NEW YORK (Mar. 14)
The lessons that contemporary society can learn from the ancient festival of Purim which begins at sundown March 17 were stressed in messages issued by Jewish leaders here today. Rabbi William Berkowitz, president of the New York Board of Rabbis said “The right to dissent, especially in matters of religion and conscience, is a central theme of the festival of Purim.”
The story of the Jewish victory over Haman, the Persian Grand Vizier who sought their destruction, teaches, that “the pressure toward conformity is one that all freedom-loving people must resist,” Rabbi Berkowitz said.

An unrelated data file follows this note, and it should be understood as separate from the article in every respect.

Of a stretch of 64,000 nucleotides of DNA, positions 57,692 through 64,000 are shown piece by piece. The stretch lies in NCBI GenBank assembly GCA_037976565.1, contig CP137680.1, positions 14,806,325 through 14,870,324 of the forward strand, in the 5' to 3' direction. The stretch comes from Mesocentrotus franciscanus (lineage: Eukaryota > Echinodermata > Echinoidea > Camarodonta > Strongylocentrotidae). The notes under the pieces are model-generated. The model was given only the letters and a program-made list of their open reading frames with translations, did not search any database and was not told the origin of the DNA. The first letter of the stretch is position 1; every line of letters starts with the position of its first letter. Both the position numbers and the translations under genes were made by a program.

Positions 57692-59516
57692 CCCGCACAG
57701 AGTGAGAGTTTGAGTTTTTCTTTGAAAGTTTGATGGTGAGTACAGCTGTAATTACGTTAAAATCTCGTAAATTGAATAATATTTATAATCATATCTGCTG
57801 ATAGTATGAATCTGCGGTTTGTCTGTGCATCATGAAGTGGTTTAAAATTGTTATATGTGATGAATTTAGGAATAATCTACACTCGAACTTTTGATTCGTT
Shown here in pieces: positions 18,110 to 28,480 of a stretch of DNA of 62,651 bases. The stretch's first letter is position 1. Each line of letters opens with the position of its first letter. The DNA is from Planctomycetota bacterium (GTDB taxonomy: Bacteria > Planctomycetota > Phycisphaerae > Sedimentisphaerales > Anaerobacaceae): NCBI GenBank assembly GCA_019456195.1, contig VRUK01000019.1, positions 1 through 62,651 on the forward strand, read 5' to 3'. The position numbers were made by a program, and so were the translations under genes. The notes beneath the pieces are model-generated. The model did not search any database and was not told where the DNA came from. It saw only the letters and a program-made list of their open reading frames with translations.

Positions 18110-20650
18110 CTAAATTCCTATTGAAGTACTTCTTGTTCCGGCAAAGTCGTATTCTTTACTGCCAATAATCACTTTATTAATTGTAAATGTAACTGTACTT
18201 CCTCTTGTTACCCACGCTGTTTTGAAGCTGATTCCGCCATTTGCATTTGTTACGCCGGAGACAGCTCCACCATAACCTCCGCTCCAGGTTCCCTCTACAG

Jacob Stein, chairman of the American Committee for Israel’s 25th Anniversary Celebration, said the Purim holiday and Israel’s forth-coming 25th Independence Day “serve as a reminder that adversity often leads to new possibilities of growth and development. Together they represent the Jewish will to survive in the face of bitter oppression and are living proof that faith in survival is a fundamental Jewish trait,” he said.
Rabbi Louis Bernstein, president of the Rabbinical Council of America, said the Purim story “has pertinence today because the principles involved are the same. Evil men still transfer their personal hatreds and prejudices to the group. Men of faith still struggle and sacrifice for their ideals.”